Dan Wheldon’s death could have sped up efforts to end the long era of open-cockpit racing.
F1’s governing body earlier this year, in response to the F1 and F2 incidents in 2009 involving Felipe Massa and Henry Surtees, tested screens and fighter jet-style canopies for possible use in the future.
Now, days after Briton Wheldon was killed when his Indycar overturned and struck catch-fencing in Las Vegas, former FIA president Max Mosley said of the canopy idea: “I think it could work.
“You’re always in danger, in an open cockpit, of objects striking the driver. It (the canopy) might also help if it’s reinforced with another roll bar, in things like the Dan Wheldon accident,” he told CNN.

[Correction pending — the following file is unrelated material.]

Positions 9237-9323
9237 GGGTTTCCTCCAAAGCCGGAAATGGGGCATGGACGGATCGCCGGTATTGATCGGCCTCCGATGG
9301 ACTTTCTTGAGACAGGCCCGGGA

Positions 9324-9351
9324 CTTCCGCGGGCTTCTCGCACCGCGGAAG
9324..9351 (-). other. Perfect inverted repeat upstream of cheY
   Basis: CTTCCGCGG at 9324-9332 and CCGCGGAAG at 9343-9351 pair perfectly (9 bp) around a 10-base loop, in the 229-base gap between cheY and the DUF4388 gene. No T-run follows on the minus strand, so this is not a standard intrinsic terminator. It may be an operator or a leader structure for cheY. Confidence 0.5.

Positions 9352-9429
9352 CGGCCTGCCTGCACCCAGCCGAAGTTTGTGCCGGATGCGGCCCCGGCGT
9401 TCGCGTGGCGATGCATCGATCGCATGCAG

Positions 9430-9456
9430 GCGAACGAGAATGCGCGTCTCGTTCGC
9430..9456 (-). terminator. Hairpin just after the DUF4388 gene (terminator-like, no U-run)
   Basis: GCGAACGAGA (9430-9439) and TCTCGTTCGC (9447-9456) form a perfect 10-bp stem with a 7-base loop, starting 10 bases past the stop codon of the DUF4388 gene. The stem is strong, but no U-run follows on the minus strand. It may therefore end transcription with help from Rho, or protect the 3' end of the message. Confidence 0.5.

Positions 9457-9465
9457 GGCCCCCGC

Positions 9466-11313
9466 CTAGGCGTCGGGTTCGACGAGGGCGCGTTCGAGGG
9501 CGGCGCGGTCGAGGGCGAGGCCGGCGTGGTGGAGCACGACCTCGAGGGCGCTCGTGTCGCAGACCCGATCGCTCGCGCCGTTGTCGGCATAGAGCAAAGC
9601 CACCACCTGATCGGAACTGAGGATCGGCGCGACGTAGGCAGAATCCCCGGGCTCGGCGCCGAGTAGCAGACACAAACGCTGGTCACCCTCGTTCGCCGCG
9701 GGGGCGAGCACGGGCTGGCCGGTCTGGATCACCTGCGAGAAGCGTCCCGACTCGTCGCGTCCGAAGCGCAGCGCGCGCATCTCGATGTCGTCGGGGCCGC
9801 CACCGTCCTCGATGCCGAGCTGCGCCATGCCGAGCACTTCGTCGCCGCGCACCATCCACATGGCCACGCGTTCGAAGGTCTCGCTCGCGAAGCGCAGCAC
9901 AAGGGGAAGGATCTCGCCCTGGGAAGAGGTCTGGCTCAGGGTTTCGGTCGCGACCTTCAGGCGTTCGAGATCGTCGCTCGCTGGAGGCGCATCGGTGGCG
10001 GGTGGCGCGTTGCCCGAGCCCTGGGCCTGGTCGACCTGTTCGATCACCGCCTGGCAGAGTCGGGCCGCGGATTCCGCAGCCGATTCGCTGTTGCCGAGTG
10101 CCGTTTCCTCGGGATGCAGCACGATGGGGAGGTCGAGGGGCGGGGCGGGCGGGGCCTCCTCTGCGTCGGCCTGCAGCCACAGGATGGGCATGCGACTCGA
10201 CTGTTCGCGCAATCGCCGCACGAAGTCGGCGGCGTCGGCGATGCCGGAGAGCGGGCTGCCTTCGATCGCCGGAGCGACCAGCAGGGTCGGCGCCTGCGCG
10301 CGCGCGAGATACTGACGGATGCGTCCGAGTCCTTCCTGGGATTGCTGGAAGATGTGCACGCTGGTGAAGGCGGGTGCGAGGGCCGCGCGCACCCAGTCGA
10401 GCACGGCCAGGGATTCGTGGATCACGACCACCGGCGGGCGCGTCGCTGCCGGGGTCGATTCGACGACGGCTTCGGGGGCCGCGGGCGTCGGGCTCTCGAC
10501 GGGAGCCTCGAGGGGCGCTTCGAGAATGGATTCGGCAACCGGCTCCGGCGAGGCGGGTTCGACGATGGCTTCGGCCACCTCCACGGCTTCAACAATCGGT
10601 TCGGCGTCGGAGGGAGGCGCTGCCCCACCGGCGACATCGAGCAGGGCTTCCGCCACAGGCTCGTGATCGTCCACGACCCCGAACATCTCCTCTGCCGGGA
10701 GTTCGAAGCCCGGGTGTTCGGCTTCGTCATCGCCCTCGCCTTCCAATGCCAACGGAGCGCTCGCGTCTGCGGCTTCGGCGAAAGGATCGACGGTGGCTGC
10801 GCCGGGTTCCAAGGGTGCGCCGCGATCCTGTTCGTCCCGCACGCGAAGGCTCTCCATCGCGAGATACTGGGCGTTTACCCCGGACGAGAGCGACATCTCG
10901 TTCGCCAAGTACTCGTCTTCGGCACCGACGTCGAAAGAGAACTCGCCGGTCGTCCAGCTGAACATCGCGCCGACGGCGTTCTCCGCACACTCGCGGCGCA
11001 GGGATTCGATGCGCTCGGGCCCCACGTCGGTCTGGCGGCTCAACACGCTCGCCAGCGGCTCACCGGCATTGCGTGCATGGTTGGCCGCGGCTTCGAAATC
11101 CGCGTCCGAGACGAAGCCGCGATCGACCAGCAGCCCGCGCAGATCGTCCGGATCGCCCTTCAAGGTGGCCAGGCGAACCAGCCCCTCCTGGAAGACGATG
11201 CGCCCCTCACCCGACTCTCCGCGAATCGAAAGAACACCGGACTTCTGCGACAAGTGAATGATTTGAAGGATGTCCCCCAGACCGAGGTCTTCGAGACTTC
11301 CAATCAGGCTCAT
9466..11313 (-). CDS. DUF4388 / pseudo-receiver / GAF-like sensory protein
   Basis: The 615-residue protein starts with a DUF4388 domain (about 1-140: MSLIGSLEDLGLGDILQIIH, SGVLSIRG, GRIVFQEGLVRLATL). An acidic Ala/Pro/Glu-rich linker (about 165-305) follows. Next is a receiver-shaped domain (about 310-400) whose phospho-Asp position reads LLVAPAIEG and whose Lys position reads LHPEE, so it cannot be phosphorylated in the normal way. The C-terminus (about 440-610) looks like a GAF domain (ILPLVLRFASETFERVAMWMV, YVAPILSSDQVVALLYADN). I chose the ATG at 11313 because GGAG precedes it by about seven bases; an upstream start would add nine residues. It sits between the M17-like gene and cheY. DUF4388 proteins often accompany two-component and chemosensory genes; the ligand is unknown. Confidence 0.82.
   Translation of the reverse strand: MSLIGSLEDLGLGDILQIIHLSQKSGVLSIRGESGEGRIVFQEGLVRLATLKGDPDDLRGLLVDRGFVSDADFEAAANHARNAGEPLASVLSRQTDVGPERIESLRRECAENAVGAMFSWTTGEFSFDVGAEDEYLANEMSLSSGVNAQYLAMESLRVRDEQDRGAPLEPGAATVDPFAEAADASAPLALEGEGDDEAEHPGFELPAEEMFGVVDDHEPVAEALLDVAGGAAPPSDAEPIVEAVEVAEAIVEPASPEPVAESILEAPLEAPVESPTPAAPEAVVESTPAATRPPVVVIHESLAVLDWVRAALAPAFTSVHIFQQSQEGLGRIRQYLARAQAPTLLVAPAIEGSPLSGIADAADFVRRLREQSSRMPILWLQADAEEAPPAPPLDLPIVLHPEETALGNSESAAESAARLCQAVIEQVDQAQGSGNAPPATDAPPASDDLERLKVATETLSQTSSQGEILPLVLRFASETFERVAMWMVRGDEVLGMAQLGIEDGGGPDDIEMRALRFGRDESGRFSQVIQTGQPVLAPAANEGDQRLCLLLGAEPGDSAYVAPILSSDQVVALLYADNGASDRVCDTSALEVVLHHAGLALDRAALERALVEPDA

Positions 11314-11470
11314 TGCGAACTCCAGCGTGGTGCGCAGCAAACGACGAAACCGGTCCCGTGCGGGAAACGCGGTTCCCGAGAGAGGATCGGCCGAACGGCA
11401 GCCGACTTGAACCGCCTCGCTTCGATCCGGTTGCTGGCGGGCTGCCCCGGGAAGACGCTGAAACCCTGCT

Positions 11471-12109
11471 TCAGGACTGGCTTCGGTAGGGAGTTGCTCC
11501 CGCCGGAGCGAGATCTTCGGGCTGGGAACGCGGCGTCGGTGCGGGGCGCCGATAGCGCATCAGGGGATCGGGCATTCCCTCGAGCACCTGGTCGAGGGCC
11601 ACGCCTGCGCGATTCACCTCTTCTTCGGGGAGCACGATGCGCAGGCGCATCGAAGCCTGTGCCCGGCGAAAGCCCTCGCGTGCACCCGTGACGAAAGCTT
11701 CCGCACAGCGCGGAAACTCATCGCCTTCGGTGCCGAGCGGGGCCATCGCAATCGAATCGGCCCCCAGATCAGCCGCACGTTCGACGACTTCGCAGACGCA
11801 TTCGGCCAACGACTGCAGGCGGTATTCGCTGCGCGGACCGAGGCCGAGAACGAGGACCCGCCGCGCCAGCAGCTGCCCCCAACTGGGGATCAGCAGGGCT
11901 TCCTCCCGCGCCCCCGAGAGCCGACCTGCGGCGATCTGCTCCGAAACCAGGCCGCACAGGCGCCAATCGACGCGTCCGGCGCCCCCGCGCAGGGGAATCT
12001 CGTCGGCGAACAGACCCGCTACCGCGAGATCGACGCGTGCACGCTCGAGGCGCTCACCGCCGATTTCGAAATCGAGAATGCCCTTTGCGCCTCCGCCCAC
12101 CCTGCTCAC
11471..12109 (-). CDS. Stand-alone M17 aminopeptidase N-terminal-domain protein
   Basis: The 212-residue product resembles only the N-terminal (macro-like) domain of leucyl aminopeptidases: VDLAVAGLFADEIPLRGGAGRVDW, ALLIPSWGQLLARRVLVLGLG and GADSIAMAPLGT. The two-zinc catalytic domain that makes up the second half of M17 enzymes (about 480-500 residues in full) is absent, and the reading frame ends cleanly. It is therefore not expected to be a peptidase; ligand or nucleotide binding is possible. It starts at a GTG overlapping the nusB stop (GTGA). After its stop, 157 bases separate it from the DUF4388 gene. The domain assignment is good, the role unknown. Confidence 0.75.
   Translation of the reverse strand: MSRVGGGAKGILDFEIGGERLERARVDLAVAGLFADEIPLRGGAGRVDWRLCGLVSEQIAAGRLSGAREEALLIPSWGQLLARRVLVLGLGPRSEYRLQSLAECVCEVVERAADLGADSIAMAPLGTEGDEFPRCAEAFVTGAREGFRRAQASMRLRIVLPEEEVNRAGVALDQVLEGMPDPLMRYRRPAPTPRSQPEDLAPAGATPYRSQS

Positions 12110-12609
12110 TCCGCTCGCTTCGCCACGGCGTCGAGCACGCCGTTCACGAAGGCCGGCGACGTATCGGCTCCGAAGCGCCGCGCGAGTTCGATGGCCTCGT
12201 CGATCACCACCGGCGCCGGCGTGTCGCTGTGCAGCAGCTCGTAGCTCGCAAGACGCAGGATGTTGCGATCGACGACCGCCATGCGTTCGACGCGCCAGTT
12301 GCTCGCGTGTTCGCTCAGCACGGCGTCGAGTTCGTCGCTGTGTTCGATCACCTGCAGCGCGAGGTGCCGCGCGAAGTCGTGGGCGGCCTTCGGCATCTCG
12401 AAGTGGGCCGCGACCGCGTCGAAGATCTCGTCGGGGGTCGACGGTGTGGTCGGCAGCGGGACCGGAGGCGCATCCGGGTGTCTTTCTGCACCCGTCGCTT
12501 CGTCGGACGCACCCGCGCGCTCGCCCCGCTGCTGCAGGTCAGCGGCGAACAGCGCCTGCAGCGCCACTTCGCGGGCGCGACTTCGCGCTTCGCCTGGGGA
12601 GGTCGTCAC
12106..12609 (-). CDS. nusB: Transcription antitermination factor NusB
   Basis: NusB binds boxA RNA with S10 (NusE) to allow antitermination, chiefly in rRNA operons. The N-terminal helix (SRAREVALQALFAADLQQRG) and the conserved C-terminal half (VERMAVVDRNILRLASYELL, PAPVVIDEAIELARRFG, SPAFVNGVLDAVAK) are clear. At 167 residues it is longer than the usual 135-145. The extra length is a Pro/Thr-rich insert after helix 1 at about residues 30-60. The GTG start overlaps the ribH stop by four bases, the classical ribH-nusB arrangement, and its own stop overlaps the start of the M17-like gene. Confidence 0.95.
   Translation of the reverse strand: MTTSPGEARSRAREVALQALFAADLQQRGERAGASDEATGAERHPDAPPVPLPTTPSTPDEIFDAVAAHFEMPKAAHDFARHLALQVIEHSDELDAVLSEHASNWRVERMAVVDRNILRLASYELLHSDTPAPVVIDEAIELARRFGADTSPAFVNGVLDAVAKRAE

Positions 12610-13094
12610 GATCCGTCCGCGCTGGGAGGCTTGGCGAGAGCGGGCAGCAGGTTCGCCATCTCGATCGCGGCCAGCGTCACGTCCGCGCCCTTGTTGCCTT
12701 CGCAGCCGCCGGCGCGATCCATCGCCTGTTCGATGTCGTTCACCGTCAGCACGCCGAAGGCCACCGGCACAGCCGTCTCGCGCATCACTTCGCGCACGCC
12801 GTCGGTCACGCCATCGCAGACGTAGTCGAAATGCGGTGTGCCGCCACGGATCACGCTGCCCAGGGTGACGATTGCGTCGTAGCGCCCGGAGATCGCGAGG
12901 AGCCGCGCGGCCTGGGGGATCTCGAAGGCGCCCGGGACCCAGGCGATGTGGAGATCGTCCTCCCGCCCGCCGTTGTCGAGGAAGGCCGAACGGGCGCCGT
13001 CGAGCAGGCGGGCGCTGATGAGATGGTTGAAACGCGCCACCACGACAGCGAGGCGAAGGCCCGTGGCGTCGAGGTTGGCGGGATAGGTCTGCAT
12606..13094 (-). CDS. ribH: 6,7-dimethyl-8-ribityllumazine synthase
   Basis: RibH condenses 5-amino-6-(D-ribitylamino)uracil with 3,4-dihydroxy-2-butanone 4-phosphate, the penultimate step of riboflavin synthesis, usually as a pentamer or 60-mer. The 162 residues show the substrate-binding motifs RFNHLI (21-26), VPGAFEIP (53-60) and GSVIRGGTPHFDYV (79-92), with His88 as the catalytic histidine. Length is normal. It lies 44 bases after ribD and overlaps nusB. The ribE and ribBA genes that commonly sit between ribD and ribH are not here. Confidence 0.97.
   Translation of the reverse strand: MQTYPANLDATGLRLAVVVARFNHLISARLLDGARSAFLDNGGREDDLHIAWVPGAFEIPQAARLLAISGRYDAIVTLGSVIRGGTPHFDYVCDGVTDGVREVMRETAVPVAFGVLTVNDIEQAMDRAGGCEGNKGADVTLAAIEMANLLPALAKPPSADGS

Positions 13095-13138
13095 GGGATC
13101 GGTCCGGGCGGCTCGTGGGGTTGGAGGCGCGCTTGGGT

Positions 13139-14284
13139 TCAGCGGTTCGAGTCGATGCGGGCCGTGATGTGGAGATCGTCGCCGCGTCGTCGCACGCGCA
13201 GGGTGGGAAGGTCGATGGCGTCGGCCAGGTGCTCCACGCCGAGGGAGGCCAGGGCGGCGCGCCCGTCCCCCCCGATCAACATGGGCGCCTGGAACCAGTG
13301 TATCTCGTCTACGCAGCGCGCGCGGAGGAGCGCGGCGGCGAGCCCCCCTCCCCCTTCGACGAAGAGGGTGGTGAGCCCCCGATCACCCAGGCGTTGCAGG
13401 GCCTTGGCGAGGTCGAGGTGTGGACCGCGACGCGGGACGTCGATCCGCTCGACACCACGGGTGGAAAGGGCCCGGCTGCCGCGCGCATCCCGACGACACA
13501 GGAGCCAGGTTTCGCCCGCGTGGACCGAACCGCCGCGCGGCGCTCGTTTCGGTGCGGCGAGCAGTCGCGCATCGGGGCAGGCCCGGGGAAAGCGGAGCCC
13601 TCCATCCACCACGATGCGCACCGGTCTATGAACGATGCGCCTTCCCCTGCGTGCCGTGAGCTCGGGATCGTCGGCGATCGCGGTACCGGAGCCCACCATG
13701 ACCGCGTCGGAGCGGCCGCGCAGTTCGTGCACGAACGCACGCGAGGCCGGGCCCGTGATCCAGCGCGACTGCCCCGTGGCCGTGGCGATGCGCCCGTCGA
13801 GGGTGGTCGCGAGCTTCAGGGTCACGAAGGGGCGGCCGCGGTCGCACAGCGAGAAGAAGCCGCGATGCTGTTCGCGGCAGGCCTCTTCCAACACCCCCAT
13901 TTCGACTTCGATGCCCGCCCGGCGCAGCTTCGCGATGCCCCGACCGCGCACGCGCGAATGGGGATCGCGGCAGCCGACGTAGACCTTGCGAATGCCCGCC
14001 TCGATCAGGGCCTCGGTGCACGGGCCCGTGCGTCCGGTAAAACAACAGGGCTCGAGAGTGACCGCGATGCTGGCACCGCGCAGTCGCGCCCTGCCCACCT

“But that’s something that needs careful investigation.”
Mosley admitted that an unwanted side-effect of a cockpit canopy would be its aerodynamic effect.
“One of the troubles is that it would probably make the car quicker, which is just what we don’t want. But there are other means of slowing them down,” he said.
Yet more problems are that dirty canopies will affect driver visibility, while in severe accidents the cover might prevent marshals and doctors from extricating injured drivers.
“All of that will be looked at by a technical working group if it turns out the thing would protect the driver better,” insisted Mosley.
“What I do know is we’ve got some very clever people, looking full-time at these problems.”
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